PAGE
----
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Inca Calendar, the Months and the Festivals

The Inca calendar had 12 months of 30 days, with each month having its own festival. (The Incan year began in December, and began with Capac Raymi, the magnificent festival.)

 

Illustrations from 1615 by The "Indian Chronicler" Felipe Guaman Poma de Ayala about the Months and the Festivals.
Finding his most persuasive medium to be the visual image, he organizes his 1200-page Nueva corónica y buen gobierno (New Chronicle and Good Government) around his 398  pen-and-ink drawings, all skillfully executed by his own hand. For the archaeologist, Guaman Poma's drawings of native life under the Incas are like photographs of the past.
 

 

January. The Inca's penance and fasting. During that month they offered sacrifices, fasted, made penance, and covered their bodies and heads with ashes, as the Incas still do today, and went in procession to the temples of the Sun, the Moon, their gods, and all huacas (sacred place).

 

February. They made offerings of great quantities of gold and silver. The Inca is represented kneeling bareheaded, making an offering (perhaps to the stone of Huanacauri). This is the wet season, if often rains... they used in particular to visit the huacas of the high mountains and the snows. 

 
       
 

March. The Inca is represented kneeling, about to "sacrifice this black sheep.... The priests and sorcerers performed many ceremonies, conversed with demons, deprived themselves of salt for I know not how many days, refrained from contact with women, and ate no fruit,

 

April. Feast of the Incas. They sacrifice "red sheep." This is "a very great feast to which all the lords, the princes, and the poor Incas were invited; they ate, sang, and danced on the main square."

 
       
 

May. The illustration shows Indians carrying supplies of potatoes to the warehouses. It was the feast of the Aimara; there was much singing and drunkenness.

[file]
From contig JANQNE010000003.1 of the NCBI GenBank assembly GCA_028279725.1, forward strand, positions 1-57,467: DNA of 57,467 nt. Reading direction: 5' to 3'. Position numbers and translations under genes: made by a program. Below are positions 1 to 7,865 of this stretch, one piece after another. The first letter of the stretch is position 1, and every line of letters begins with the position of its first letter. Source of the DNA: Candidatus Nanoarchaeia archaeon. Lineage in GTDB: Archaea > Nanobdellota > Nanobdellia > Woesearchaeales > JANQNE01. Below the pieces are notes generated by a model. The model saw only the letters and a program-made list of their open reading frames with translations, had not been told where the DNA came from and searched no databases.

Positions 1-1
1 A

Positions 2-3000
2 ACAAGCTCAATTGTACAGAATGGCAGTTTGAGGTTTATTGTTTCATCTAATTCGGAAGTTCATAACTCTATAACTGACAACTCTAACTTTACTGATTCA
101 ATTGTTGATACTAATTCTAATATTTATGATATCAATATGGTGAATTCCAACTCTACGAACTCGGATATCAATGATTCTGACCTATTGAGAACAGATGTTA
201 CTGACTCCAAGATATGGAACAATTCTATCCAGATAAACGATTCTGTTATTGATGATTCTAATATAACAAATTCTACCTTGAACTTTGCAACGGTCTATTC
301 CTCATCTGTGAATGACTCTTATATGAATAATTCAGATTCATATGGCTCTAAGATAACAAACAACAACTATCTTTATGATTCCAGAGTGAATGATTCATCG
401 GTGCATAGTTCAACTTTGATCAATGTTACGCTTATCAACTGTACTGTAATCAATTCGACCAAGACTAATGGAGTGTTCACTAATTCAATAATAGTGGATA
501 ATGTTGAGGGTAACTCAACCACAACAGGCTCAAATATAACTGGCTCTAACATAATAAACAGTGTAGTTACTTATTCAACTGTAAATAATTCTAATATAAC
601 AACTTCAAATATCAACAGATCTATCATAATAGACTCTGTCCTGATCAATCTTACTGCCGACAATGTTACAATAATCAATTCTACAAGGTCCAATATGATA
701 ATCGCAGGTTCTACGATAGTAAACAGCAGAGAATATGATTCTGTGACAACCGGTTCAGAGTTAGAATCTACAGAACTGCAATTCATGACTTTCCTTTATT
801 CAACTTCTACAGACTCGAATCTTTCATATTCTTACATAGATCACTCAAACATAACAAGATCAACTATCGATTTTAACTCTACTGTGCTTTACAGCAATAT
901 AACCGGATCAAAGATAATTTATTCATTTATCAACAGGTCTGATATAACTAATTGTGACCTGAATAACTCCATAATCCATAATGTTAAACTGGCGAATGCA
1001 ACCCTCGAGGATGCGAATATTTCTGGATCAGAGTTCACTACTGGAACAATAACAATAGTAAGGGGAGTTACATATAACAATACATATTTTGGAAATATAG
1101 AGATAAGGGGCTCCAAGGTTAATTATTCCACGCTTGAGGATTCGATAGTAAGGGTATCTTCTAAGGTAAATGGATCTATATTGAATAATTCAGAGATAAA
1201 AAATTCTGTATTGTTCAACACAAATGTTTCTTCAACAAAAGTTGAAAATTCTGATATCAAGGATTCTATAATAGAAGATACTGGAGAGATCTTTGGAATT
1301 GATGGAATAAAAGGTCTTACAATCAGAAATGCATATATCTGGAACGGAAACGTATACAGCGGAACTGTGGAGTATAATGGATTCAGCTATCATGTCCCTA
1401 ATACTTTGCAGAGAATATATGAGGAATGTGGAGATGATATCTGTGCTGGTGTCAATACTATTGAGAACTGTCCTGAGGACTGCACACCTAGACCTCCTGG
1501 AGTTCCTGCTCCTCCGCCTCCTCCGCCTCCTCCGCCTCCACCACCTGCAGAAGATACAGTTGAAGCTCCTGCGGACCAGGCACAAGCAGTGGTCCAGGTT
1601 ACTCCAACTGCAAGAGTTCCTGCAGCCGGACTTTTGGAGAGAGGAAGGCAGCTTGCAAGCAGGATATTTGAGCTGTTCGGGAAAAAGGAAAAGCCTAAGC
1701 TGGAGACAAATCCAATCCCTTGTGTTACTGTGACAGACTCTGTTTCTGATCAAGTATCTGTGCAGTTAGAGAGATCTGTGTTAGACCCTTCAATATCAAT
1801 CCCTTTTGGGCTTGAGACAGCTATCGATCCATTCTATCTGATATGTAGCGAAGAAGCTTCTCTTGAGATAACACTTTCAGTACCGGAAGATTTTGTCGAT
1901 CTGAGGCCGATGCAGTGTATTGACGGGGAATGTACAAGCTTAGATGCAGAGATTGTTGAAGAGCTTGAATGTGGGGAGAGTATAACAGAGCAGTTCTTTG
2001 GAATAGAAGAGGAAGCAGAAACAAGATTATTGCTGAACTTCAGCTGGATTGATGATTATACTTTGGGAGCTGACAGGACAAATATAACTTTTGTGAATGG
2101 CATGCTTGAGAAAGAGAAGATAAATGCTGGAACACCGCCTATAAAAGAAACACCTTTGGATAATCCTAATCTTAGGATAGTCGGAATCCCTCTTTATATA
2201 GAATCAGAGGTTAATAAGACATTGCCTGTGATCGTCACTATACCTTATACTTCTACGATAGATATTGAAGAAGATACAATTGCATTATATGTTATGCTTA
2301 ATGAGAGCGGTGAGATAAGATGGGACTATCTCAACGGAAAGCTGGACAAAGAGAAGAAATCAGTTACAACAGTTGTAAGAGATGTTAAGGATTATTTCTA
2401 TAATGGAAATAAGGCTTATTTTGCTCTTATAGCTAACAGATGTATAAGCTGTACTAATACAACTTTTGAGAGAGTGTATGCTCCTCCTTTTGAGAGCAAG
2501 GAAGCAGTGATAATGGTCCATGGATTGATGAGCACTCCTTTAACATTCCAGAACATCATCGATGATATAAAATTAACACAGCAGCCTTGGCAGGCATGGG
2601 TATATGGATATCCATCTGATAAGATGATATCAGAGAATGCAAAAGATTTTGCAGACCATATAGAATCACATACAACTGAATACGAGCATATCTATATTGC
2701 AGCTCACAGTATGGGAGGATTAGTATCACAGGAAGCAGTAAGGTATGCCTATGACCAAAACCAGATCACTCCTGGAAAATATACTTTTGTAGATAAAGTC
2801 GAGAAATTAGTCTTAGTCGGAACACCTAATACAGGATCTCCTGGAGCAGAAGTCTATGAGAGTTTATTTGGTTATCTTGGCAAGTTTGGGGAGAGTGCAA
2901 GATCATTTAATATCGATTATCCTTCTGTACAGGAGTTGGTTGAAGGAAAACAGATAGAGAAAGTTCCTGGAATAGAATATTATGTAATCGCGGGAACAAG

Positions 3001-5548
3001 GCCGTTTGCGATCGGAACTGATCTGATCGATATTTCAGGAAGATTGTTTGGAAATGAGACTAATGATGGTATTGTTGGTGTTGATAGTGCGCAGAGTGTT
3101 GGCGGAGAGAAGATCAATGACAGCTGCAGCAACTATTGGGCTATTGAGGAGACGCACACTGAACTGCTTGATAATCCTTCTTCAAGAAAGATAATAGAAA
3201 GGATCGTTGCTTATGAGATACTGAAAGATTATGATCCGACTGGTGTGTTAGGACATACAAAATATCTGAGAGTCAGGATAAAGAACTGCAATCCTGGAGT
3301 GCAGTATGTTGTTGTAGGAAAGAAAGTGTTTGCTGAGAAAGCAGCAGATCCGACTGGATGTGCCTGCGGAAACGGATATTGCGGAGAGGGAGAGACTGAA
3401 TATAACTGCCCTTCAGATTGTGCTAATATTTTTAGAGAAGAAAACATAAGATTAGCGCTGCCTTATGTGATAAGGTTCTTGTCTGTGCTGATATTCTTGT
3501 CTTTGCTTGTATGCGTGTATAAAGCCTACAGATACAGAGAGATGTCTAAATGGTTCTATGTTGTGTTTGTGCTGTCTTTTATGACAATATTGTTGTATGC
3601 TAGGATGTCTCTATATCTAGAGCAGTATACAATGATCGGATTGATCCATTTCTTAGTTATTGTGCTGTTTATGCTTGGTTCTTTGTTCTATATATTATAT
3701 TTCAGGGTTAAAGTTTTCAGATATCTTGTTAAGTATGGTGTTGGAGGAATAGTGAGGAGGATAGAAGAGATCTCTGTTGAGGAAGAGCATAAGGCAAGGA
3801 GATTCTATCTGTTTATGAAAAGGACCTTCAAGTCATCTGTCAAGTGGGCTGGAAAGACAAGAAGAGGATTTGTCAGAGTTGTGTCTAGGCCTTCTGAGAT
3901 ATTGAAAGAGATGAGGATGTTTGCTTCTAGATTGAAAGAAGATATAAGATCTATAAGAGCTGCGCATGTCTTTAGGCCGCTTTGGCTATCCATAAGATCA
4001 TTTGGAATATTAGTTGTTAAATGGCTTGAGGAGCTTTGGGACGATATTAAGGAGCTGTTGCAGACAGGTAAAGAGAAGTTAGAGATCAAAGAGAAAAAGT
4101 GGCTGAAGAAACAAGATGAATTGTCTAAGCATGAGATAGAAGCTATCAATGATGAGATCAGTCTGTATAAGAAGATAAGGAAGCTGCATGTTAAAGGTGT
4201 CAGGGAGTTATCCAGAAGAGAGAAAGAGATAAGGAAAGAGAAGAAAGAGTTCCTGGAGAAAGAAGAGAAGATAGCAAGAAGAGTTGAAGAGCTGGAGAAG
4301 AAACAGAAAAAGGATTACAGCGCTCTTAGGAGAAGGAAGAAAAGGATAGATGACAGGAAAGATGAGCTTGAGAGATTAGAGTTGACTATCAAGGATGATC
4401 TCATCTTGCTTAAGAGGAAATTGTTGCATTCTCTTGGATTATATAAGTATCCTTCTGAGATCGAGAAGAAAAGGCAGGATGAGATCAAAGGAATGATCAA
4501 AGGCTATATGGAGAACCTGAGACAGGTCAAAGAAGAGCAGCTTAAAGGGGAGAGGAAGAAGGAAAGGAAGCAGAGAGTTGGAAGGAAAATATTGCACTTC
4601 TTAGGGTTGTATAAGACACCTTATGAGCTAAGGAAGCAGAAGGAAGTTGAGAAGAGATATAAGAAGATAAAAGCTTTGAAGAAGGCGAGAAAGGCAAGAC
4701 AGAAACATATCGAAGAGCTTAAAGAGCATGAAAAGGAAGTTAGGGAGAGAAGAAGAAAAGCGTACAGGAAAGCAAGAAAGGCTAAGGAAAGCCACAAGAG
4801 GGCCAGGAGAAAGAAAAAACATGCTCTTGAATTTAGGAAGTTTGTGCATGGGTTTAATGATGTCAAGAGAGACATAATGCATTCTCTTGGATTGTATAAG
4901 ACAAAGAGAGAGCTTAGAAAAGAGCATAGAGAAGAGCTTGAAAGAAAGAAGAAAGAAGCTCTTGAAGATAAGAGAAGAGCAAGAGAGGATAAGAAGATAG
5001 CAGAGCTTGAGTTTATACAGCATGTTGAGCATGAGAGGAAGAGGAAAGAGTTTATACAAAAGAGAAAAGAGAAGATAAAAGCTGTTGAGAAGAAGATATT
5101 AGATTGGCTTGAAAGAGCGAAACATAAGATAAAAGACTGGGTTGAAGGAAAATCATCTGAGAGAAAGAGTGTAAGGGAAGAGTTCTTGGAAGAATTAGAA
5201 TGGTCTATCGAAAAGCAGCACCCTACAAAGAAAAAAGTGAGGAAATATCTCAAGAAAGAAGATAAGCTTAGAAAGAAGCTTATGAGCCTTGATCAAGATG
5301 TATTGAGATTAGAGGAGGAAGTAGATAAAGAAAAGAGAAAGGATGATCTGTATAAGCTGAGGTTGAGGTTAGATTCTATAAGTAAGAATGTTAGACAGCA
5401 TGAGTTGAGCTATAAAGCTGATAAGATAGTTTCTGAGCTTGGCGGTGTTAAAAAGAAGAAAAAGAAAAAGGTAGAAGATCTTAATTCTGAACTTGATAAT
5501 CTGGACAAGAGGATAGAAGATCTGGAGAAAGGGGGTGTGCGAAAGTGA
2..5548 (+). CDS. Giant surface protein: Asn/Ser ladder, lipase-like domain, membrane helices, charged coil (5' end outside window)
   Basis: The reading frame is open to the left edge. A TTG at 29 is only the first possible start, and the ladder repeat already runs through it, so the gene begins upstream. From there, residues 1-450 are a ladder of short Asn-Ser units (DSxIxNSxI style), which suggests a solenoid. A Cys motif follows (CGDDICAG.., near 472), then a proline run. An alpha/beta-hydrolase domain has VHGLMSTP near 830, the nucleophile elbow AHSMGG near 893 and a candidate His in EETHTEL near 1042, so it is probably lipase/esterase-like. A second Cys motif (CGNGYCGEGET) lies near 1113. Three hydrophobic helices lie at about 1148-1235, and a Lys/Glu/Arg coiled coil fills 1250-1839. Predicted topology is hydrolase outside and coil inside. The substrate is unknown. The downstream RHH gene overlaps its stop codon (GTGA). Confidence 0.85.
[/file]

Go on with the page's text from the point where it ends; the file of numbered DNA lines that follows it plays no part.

June. The month of Inti-Raimi. The Inca is represented "drinking with the Sun at the Feast of the Sun."

 
       
 

July. The harvest festival. The illustration shows the High Priest making an agrarian sacrifice before the Inca, who has removed his headdress.

 

August. The feast of tilling. Four Incas are shown digging while a woman brings them chicha. (fermented beverage, corn beer)

 
       
 

September. Great Feast of the Moon, wife of the Sun. The town of Cuzco is purified. The illustration shows three purifiers banishing evil from the city with torches in their hands.

 

October. Procession to ask God for water. "This hungry black sheep helps men to weep and ask God for water."

 
       
 

November. Feast of dead. The mummies of dead kings are carried in state. They are given food, they are clothed in rich robes, with feathers on their heads; the people sing and dance in their company and carry them through the streets to the main square.

 

December. Capac Inti-Raimi. This is " the great Feast of the Sun, which is the king of the heavens, of the planets and stars, and of all up above. Capac means king, Inti mean Sun, and Raimi great feast. Much gold and silver plate is sacrificed to the Sun; five hundred innocent children, boys and girls, are buried alive, standing upright, with these offerings of precious plate and livestock. After the sacrifice, a great feast is held at which they eat and drink to the Sun and dance in the public squares of Cuzco and throughout the kingdom; and those who become too drunk, or who turn their heads towards the women, or who blaspheme and use bad language are all put to death."

 

Reference: Guaman Poma - 'El primer Nueva corónica y buen gobierno'.
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